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NCJ Number: 150271 Find in a Library
Title: Disputes in Japan: A Cross-Cultural Test of the Procedural Justice Model
Journal: Social Justice Research  Volume:7  Issue:2  Dated:(June 1994)  Pages:129-144
Author(s): I Sugawara; Y J Huo
Date Published: 1994
Page Count: 16
Type: Research (Applied/Empirical)
Format: Article
Language: English
Country: United States of America
Annotation: This set of studies examines the way in which Japanese respondents consider the concept of procedural justice. The two dispute settings that are analyzed here include an automobile accident between strangers and a breach of contract between friends.
Abstract: In the first study, the two variables that are manipulated include the significance of the dispute for the parties involved and the level of conflict between them. In the second study, two additional variables include the existence of a standard against which to evaluate the dispute and the existence of time pressure. The criteria of procedural justice incorporated into the analyses include the clarity of the procedure, the existence of standards, and the openness of the procedure. The results show, that in general, Japanese subjects concur with their American and West European counterparts in their attitudes toward procedural justice. This set of studies indicates that Japanese subjects consider the fairness of the procedure relatively more important than the fairness of the outcome. The results also suggest that respondents' concern with unfairness issues is independent of their concern about fairness. Process control was related to procedural fairness ratings in both studies, but decision control was significantly correlated only in the study involving the breach of contract between friends. Subjects agreed with the meaning of procedural justice as defined by legal scholars, who consider clarity of the procedure, openness of the procedure, and clarity of the standard all to be related to fairness. 4 tables, 5 notes, and 27 references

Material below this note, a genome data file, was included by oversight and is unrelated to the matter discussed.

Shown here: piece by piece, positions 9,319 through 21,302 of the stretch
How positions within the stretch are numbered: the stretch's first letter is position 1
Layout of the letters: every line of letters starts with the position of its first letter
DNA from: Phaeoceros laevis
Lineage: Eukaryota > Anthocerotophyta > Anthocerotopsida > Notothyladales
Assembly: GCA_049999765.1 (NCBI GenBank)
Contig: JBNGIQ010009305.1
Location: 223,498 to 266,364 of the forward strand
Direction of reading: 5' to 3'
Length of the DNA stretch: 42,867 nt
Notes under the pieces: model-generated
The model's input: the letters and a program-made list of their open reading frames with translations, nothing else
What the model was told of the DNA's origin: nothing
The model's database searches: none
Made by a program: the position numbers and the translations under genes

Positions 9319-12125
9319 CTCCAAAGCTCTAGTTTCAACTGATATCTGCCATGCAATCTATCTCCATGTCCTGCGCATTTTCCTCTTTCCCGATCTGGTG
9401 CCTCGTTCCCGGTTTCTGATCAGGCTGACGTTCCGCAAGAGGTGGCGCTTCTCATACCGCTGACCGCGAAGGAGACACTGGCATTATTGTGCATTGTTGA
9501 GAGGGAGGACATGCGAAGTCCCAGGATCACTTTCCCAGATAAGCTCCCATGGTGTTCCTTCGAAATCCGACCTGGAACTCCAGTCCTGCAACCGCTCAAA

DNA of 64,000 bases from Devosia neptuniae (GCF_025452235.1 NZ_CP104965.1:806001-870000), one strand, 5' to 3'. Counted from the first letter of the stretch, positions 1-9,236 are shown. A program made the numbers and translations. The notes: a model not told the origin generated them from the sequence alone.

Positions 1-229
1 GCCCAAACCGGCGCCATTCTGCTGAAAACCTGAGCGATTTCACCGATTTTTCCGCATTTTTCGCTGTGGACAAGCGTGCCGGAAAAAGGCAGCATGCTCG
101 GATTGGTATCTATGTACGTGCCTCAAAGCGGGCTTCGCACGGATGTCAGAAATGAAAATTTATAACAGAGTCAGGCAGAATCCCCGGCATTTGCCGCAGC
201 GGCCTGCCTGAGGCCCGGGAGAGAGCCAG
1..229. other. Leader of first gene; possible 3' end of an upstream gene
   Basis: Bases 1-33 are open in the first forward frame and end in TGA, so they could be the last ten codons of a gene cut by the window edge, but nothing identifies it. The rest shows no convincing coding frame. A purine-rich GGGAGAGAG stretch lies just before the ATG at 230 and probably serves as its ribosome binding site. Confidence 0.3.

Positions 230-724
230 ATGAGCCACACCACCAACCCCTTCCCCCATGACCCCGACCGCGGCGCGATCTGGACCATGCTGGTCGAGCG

Main Term(s): Courts
Index Term(s): Cross-cultural analyses; Japan; Public Opinion of the Courts; US/foreign comparisons; Victims of Crime
To cite this abstract, use the following link:
http://www.ncjrs.gov/App/publications/abstract.aspx?ID=150271

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